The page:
Back

Rivertown


Rivertown is a major metropolitan area, the 28th largest city in the nation and the second largest in the region after Sauklund, its southern neighbor.

Contents

Location


Rivertown is located on the shores of Lake Lawrence, of the five Majestic Lakes, roughly 90 miles north of the nation's third largest city, Sauklund. The city spreads westward from the lake to a large area known as Greater Rivertown, which ranks as the nation's 36th most populous region.

The Juneau River winds through the city, separating Rivertown proper from the areas now known as the Northwest, Western, and Southwest Reaches. The city itself is informally divided into three sections: Rivertown North, Rivertown Central, and Rivertown South.

History


Early years

Rivertown grew to prominence in the middle of the 19th century after numerous immigrants settled there from Germany, Poland, and other parts of Eastern Europe. The area boasted fertile farmland and a booming shipping industry sprung up to transport the goods produced in the region. In the late 19th and early 20th century, the city became an important manufacturing center, again bolstered by its location on the lake for ease of distribution.

20th century

The city experienced highs and lows during the 20th century as it struggled to keep pace with an economy that quickly transitioned away from manufacturing, and the many historic neighborhoods fell into disrepair; during this time, the city also became heavily segregated along racial and socioeconomic lines. Early in the 21st century, the city courted and landed new biotech industries and companies specializing in defense and national security. This businesses helped boost the local economy for some of the population but did little to bring prosperity to the historically poorer areas of the city, causing tensions between classes to grow over decades.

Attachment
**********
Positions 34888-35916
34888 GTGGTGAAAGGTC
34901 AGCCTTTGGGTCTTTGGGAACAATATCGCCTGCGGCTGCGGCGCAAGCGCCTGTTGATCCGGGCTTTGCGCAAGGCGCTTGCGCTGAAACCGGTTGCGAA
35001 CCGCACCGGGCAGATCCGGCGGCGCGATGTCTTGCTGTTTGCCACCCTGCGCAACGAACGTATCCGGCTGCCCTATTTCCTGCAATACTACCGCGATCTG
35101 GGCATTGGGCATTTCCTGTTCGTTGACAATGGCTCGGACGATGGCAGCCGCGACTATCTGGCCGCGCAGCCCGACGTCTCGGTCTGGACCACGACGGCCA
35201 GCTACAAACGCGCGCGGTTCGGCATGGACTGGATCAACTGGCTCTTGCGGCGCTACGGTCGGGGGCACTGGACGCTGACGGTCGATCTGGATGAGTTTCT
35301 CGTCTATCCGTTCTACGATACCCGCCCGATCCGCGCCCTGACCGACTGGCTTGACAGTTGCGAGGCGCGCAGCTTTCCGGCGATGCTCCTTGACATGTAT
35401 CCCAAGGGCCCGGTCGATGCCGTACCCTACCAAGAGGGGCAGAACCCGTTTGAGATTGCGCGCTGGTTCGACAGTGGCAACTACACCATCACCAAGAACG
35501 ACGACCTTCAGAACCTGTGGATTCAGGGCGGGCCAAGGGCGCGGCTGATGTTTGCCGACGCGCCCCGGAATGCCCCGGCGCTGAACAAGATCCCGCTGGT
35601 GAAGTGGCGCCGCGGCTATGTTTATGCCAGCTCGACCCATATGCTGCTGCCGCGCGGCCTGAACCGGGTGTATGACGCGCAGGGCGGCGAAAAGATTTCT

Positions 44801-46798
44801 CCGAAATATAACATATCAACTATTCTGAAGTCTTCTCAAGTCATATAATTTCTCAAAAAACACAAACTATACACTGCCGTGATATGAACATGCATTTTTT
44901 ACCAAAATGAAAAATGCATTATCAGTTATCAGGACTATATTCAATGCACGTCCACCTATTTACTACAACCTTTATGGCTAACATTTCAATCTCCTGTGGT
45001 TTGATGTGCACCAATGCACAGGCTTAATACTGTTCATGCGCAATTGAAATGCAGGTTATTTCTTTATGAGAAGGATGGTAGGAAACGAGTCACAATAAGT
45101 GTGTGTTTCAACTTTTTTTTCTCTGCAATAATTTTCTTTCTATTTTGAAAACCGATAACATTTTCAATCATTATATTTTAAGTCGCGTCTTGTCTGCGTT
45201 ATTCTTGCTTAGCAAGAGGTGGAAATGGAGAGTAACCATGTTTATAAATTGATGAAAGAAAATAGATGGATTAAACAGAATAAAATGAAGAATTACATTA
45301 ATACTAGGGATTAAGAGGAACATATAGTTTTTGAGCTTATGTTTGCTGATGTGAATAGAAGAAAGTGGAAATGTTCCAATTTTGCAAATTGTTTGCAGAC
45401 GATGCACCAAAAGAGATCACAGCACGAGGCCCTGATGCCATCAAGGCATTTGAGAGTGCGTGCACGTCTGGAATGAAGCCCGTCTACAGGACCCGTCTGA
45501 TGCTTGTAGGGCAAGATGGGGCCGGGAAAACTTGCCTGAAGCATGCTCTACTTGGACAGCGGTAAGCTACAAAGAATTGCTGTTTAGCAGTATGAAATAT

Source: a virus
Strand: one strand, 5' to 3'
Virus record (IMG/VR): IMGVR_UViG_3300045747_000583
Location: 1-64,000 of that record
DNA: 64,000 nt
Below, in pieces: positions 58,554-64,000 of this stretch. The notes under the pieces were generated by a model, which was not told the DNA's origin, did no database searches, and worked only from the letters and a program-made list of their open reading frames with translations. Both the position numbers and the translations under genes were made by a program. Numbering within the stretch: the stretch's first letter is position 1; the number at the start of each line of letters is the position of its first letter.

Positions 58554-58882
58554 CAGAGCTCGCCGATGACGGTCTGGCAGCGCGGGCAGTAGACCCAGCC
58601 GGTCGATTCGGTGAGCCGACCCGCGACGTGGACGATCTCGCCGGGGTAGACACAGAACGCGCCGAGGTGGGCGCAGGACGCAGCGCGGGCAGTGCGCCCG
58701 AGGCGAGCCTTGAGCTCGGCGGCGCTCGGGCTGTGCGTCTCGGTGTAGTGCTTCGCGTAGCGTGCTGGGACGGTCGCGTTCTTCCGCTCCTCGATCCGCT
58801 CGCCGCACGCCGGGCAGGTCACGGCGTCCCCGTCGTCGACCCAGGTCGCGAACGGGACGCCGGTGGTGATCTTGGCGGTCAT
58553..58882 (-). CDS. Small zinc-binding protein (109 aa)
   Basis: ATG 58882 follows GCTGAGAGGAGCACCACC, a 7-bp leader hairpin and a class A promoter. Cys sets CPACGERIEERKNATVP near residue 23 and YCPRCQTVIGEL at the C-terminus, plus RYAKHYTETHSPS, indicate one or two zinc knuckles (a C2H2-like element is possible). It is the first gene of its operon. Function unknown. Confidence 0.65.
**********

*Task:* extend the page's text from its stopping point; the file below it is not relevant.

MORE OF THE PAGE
The tensions erupted in violence in the 2070s as the economic stratification grew worse. Riots broke out on a regular basis and were put down with increasingly violent measures, leading activists to claim the city was becoming a police state. In April 2088 after the conservative wing of the federal government passed sweeping austerity measures effectively ending public assistance for the poor and needy, it led to a four-day riot in downtown and parts of northern Rivertown. During these years, the production of the street drug rundown increased tenfold as did the sale of handguns, rifles, shotguns, and their ammunition.

The Fall of Rivertown

The superflu struck the city hard in the summer of 2088. Many apartment buildings were overcrowded as more people piled into smaller areas due to skyhigh rents. As a result the highly infectious disease spread rapidly through much of the city, killing people faster than they could be properly buried. The death tolls were catastrophic and the survivors of the first strain of superflu resented the rich, tucked away in their skyrises and mansions, and lashed out against them by burning whole neighborhoods to the ground and laying seige to high-rise apartment buildings. Overwhelmed by the disease and number of hysterical rioters, many police officers abandoned their positions, though some got word of a resistance group holed up at the Allied/Bradwell building in Rivertown South, which would soon transform into the MPD and the Rock, respectively. During the early 2090s, much of the city was destroyed by unchecked fires, as fire fighters were stoned or shot upon arriving at the scene of the blaze.

MPD takes control

See also: History of the MPD